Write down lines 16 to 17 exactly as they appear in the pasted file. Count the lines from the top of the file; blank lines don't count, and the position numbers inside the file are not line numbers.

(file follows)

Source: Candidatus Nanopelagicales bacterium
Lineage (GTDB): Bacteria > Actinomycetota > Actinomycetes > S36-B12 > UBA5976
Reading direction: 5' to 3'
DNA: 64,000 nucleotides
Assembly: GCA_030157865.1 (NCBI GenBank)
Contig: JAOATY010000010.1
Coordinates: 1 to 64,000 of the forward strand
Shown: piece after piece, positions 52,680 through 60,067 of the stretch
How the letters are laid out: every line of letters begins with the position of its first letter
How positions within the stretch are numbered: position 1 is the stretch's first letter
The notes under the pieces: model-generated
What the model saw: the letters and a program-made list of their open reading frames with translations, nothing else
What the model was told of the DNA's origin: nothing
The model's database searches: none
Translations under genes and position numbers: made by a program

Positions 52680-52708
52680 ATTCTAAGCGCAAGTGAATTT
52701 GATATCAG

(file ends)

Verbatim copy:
Positions 52680-52708
52680 ATTCTAAGCGCAAGTGAATTT